We have shown that CDM waveform measurement using 1 GHz/5 Gigasample/sec oscilloscopes is the largest source of system-to-system variation. This is consistent with findings by leading semiconductor manufacturers. The issue is temporal resolution, or the sampling rate of the oscilloscope.  The analogous parameter for visual phenomena is spatial resolution, as shown in Fig. 3.

Fig. 3.     Increasing the Spatial Resolution

The image is not clearly recognizable unless there is adequate spatial resolution. The same is true for the CDM waveform. The waveform cannot be measured correctly unless the oscilloscope has a high enough sampling frequency.

The current JEDEC specification specifies a 1 GHz/ 5 Gigasamples/sec oscilloscope to capture the CDM event. Digital oscilloscopes attempt to reconstruct waveforms using samples from an analog-to-digital converter and a sin(x)/x interpolation algorithm. The sampling rate imposes limitations on the ability of the instrument to render an accurate waveform. The Nyquist criteria state that a signal has to be sampled at least twice as fast as its highest frequency component in order to correctly reconstruct it. This is based on the following assumptions:

·     The waveform can be represented as a superposition of different frequency sine waves.

·     An infinite (or very large) number of samples is available.

·     The waveform repeats indefinitely.

Unfortunately, the CDM event does not fit these assumptions. First, the CDM waveform has higher frequency components, primarily due to extra components added to the JEDEC test head to shape the waveform. Next, the oscilloscope sampling rate does not allow for a large number of samples to be taken. Finally, the CDM event is a one-shot event; it does not repeat indefinitely.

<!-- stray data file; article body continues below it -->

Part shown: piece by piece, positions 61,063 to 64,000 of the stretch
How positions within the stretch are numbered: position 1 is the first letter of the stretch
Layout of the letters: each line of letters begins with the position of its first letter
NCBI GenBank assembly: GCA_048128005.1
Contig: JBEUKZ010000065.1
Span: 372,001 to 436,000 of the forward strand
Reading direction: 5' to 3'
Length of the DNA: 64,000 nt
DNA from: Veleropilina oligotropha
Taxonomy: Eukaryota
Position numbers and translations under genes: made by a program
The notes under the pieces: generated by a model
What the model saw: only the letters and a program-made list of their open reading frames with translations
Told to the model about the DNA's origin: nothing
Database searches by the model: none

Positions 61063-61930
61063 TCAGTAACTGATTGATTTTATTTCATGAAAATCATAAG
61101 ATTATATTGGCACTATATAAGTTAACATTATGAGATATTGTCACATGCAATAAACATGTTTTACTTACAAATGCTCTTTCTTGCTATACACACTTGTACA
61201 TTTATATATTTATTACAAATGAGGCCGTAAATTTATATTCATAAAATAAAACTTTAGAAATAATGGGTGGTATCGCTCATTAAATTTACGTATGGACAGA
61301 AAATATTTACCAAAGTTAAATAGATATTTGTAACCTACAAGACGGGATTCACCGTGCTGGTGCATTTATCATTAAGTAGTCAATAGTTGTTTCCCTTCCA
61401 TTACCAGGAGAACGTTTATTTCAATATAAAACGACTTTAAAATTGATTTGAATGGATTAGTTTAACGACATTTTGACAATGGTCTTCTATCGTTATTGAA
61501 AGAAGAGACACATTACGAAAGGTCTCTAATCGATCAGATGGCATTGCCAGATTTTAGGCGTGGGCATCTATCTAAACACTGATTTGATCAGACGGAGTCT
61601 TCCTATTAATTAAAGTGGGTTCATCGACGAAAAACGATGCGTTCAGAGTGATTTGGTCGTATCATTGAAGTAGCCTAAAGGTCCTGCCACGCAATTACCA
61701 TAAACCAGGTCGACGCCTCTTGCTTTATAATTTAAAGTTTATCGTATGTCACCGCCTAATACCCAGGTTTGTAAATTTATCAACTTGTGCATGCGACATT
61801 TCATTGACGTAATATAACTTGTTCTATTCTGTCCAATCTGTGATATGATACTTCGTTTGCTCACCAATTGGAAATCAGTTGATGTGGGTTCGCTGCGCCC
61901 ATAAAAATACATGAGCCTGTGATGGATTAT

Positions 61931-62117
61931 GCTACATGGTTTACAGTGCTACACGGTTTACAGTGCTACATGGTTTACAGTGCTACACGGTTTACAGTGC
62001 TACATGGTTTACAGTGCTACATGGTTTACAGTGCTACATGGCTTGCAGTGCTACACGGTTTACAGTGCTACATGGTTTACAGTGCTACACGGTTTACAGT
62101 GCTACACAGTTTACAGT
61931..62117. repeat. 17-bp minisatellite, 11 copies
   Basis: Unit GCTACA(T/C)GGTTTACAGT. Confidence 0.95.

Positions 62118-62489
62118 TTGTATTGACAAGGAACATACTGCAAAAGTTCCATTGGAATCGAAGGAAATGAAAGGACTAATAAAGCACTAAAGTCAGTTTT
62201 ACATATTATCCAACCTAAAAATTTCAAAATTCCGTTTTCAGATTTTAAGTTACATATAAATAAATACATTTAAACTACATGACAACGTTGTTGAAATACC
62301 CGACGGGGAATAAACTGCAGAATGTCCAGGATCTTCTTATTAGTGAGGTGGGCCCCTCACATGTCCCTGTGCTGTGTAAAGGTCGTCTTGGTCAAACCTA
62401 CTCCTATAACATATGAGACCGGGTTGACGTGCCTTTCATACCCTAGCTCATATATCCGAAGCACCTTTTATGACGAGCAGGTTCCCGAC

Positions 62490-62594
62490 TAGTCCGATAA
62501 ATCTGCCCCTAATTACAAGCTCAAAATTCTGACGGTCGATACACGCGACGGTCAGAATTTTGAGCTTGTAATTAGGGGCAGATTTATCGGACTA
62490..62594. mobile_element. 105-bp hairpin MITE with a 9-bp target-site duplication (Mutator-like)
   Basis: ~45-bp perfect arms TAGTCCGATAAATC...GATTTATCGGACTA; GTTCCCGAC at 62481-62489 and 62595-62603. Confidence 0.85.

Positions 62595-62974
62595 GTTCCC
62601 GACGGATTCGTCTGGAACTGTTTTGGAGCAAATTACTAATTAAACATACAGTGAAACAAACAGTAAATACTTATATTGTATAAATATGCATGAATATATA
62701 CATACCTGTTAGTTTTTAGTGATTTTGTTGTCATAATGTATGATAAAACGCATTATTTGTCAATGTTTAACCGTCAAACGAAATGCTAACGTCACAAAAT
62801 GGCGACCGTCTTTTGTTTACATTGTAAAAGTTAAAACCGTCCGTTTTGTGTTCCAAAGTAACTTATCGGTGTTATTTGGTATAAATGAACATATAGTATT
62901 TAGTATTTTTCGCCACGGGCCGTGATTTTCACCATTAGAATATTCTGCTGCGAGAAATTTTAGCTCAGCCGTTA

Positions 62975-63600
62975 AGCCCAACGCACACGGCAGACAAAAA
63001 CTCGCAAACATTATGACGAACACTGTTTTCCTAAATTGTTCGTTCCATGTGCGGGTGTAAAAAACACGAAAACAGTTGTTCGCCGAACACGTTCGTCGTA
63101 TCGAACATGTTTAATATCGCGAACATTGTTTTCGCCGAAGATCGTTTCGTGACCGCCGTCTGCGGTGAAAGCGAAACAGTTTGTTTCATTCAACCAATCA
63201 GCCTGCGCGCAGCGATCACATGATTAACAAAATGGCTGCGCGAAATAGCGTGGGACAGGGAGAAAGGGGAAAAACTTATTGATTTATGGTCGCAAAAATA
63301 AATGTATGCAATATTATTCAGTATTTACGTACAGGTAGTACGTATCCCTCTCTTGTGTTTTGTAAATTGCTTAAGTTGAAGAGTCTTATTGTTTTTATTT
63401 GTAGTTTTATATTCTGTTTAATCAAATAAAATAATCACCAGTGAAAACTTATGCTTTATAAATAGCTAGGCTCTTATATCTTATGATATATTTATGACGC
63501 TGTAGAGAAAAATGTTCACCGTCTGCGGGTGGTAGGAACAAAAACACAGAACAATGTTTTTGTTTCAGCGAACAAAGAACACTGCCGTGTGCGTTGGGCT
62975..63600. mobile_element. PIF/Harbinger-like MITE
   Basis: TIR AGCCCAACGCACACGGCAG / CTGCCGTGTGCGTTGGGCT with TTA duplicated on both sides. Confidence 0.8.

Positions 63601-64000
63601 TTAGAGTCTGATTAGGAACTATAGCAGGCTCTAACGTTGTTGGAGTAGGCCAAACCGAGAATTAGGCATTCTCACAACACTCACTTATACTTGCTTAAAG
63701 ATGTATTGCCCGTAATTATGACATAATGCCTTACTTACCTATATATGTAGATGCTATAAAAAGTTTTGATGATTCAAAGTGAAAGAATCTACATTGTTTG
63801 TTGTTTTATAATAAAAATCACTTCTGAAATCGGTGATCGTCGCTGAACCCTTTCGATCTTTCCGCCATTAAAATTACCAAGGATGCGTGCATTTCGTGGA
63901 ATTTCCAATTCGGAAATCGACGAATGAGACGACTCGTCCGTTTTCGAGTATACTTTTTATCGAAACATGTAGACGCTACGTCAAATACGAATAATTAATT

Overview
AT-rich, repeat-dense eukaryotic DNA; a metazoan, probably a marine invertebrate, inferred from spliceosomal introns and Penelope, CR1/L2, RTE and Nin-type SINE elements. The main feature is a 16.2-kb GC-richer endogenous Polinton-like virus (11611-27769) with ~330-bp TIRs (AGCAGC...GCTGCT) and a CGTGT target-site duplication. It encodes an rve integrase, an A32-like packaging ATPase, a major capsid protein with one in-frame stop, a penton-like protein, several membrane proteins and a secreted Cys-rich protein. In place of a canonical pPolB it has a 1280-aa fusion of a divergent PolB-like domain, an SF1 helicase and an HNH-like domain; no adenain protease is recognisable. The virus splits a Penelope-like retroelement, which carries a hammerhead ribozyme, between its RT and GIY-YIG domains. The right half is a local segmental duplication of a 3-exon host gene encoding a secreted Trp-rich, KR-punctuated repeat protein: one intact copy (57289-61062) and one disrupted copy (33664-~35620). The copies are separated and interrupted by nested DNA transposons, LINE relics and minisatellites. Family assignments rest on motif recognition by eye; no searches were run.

Fig. 4.     Current (A) vs Time (ns), 1 GHz oscilloscope, interpolated and actual data points

When a 1 GHz oscilloscope is used to measure the CDM current versus time waveform, the display looks like the first picture in Fig. 4. Because the resulting waveform seems to be similar to the waveform shown in the CDM specification (Fig. 2), the waveform appears to be correct. If the interpolated data points are removed, however, and the actual samples are displayed, the waveform looks like the second display in Fig. 4 -- a considerably different picture. Two to three data points define the rise time. Three to four data points define the pulse width. The peak current will not always be captured correctly.

Although it is possible to model CDM test head characteristics and apply calculations to deconvolve the 1 GHz CDM waveform, the better approach is to use a higher bandwidth oscilloscope.